Physics:Scalar boson

From HandWiki
Short description: Boson with spin equal to zero

A scalar boson is a boson whose spin equals zero.[1] Boson means that the particle's wavefunction is symmetric under particle exchange and therefore follows Bose–Einstein statistics. The spin-statistics theorem implies that all bosons have an integer-valued spin;[2] the scalar fixes this value to zero.

The name scalar boson arises from quantum field theory, which demands that fields of spin-zero particles transform like a scalar under Lorentz transformation (i.e. are Lorentz invariant).

A pseudoscalar boson is a scalar boson that has odd parity, whereas "regular" scalar bosons have even parity.[3]

Examples

Scalar

Pseudoscalar

  • There are no fundamental pseudoscalars in the Standard Model, but there are pseudoscalar mesons, like the pion.[8]

See also

References

  1. 1.0 1.1 "The scalar boson". ATLAS Collaboration. March 26, 2015. https://atlas.cern/updates/briefing/scalar-boson. 
  2. Nave, R.. "Spin classification of particles". http://hyperphysics.phy-astr.gsu.edu/hbase/Particles/spinc.html. 
  3. Thomson, Mark (2011). "Handout 9: The Weak Interaction and V-A". https://www.hep.phy.cam.ac.uk/~thomson/partIIIparticles/handouts/Handout_9_2011.pdf. 
  4. "New results indicate that particle discovered at CERN is a Higgs boson" (Press release). 14 March 2013. Retrieved 22 May 2021.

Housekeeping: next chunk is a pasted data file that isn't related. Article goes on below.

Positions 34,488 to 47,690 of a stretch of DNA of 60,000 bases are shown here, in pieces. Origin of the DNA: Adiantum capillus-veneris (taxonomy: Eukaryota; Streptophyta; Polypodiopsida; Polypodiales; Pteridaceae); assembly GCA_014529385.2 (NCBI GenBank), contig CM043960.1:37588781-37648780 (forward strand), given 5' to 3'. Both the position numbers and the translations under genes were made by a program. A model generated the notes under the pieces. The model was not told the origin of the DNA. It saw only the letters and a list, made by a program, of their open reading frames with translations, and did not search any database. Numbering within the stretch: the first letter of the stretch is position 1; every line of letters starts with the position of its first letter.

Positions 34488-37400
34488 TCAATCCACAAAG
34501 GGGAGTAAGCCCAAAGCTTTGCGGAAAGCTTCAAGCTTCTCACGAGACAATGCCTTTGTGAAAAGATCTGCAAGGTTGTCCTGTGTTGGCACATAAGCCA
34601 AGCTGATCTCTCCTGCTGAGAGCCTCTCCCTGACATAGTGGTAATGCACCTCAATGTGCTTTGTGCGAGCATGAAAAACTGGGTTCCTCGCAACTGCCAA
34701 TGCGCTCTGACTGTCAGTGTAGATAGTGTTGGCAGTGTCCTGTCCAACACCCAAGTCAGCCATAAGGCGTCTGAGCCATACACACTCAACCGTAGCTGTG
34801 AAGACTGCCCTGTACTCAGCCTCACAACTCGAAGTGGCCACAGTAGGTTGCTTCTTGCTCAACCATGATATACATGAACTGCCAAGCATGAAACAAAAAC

5. "The Nobel Prize in Physics for 2013" (Press release). Nobel Media AB. 2013. Retrieved 22 May 2021.
  6. Qaim, Syed M.; Spahn, Ingo; Scholten, Bernhard; Neumaier, Bernd (8 June 2016). "Uses of alpha particles, especially in nuclear reaction studies and medical radionuclide production". Radiochimica Acta 104 (9): 601. doi:10.1515/ract-2015-2566. https://www.degruyter.com/document/doi/10.1515/ract-2015-2566/html. Retrieved 22 May 2021. 
  7. Peskin, Michael E.; Schroeder, Daniel V. (1995). An Introduction to Quantum Field Theory. Westview Press. ISBN 978-0-201-50397-5. https://archive.org/details/introductiontoqu0000pesk. 
  8. Nave, R.. "Hadrons, baryons, mesons". http://hyperphysics.phy-astr.gsu.edu/hbase/Particles/hadron.html.